NEW YORK -Zenith took the wraps off its latest brand makeover and unveiled an extensive new product line during a press conference, here, just prior to CES.
Now 100 percent owned by LG Electronics and out of bankruptcy, the company said it plans to restart its stillborn brand-revitalization effort, originally started over three years ago, focusing its appeal to a younger and hipper audience as the new “Digital Zenith.”
The effort will be used to both present Zenith’s innovative digital products and promote those efforts with extensive brand adverting and promotion.
Company executives said LG has committed $100 million to a three-year brand revitalization effort, which will include major television advertising in addition to Internet, print and radio spots.
The company’s new ad agency conducted consumer studies that indicated a need to appeal to two core consumer segments, which it calls “mouse potatoes” and “fast forwarders.” The former is comprised of techno-savvy young, single adults, and the latter are essentially mouse potatoes who have gotten a little older, richer, and are now married with children.
Among its efforts, Zenith will look to support the production of special HDTV events on CBS, Zenith marketing VP Patrick Kilroy told TWICE. The company had worked on supporting a major video-based network program in HDTV format for the 2001 season, but the network later decided to produce it in NTSC only.
Instead of competing with other CE brands in sporting arenas, the company is also sponsoring museum and art gallery exhibitions with Zenith video display equipment and funding. Kilroy said sponsorship of a national tour by a major recording artist is also being explored.
In creating the new brand identity, Zenith will stress its digital innovation, keying on a range of products, including many it has shown or discussed in the past and is now preparing to bring to market.
These include a slate of new video-display products, highlighted by a 60W-inch HDTV-capable plasma display panel with 1,024 x 768 resolution. It will carry an estimated price of $27,999 when it ships later in the year.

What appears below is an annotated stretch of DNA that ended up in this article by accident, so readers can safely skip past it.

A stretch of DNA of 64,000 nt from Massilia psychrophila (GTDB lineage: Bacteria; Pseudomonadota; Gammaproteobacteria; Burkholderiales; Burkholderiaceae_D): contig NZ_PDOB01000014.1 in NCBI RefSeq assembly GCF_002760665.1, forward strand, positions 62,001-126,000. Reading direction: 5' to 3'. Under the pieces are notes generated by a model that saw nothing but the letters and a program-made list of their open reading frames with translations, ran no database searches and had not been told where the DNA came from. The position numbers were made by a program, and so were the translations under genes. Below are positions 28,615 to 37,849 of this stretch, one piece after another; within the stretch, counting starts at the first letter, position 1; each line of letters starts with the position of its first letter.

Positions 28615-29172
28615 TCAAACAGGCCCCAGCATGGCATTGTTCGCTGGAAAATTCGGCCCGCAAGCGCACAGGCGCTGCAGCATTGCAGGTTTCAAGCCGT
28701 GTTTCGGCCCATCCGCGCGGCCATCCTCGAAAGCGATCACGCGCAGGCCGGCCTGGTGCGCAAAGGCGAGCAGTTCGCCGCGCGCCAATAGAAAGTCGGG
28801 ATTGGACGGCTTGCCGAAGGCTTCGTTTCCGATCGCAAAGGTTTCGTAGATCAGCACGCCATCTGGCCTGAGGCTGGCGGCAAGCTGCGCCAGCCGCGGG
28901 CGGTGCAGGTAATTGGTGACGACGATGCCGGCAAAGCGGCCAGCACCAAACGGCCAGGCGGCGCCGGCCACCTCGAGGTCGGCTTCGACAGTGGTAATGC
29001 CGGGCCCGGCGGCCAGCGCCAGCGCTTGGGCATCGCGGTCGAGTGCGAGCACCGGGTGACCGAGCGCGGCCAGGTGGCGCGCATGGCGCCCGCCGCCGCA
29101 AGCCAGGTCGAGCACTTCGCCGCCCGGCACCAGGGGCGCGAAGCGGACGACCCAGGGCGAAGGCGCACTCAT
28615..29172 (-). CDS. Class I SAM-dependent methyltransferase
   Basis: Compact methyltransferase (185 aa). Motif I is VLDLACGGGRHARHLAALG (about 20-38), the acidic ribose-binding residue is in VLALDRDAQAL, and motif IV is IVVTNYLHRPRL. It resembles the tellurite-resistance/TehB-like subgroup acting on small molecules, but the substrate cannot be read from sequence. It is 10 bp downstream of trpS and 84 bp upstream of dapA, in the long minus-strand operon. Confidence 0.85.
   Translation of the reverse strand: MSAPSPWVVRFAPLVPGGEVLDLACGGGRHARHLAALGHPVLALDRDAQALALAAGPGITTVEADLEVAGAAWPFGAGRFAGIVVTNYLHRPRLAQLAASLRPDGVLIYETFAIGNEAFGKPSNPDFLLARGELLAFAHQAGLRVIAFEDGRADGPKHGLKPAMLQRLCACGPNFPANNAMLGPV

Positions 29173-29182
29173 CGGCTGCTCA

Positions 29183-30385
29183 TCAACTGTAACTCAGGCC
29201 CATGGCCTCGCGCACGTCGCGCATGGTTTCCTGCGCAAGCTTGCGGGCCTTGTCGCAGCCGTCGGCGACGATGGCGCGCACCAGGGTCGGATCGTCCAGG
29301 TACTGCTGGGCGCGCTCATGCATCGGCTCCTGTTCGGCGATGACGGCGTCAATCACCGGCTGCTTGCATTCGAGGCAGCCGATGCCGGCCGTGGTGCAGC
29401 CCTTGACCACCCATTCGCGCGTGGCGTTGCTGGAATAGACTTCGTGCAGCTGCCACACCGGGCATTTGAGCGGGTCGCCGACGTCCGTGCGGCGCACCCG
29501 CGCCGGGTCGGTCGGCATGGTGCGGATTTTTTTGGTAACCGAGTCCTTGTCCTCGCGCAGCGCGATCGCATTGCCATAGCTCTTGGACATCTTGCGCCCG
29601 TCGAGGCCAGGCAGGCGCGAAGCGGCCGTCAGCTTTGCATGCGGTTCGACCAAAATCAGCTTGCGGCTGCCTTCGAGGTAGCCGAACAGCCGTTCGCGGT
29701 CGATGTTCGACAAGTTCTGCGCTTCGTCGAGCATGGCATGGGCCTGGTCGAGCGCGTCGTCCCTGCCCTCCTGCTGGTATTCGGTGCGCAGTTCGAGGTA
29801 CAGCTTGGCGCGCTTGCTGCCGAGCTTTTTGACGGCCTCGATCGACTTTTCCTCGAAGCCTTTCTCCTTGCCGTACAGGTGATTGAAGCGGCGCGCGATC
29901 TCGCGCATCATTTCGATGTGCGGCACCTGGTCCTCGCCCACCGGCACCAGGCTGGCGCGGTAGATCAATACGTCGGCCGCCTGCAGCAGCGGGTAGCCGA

Other plasma display panels on the schedule include a 42W-inch model ($6,995 due in the fourth quarter) and a 36-inch model ($6,499 due in the summer).
Wayne Park, Zenith new product development senior VP, said his company will also offer a 60W-inch 16:9 LCD-based rear-projection HDTV monitorwith native 720p scan-rate capability. The television will ship in the fourth quarter at a $5,999 suggested retail.
The company also plans a number of direct-view LCD televisions, including a 22.1W-inch 16:9 model with 1,024 x 768 resolution ($4,699, due in the fall), a 20.1-inch 4:3 model EDTV monitor with 600 x 480 resolution ($4,299, due in the spring), and the currently available 15.1-inch 4:3 HDTV monitor ($1,999).
The company will this summer add a 61W-inch CRT-based integrated rear-projection HDTV that will join the current 64W-inch and 65W-inch models at a $5,999 retail.
The new integrated set will include a “second-generation” 8-VSB tuner chip, which Zenith said will give improved performance from earlier models.
Also planned are three HDTV rear-projection monitors, each of which is a 16:9 widescreen model that will display the 1080i and 480p native-scan formats. These will include a 65-inch ($4,999, summer 2001) model, a 61-inch ($3,999, early 2001) model and a 56-inch ($2,999, summer 2001) model.
Not to be left behind in the race to build the flat-screen direct-view TV market, Zenith said it will offer three HDTV-capable 4:3 models starting in the second quarter. Screen sizes will include a 36-inch model ($2,299), a 32-inch model ($1,799) and a 27-inch model ($1,299).
To link with the all of the new HDTV monitors, Zenith will offer a lineup of DTV terrestrial set-top decoder boxes, some of which will receive both off-air terrestrial digital broadcasts, and both standard and HDTV satellite services from DirecTV.
The first model will be a terrestrial ATSC/DirecTV version, due in the spring at $699. It will employ a first-generation 8-VSB terrestrial decoding chipset.
The set-top will be followed by a more advanced version with a second-generation 8-VSB decoder in the fall.
Zenith executives have also targeted the fourth quarter for the introduction of another version incorporating a hard-disk drive capable of recording HDTV signals. Presumably, the introduction would depend on the selection of a copy-protection solution. All boxes will output 1080i, 720p, 480p and 480i formats.
In DVD, Zenith will make an innovation statement with the fall release of a recording deck, at a $2,499 suggested retail, based on the Pioneer-developed DVD-RW recordable disc format.
Zenith said its DVD recorder will also output progressive-scan signals for use with EDTV-capable displays. Discs produced in the deck are said to be compatible with most DVD video players and DVD-ROM PCs in the market. All new Zenith DVD players and recorders will also play back CDs with the MP3-encoded music file format.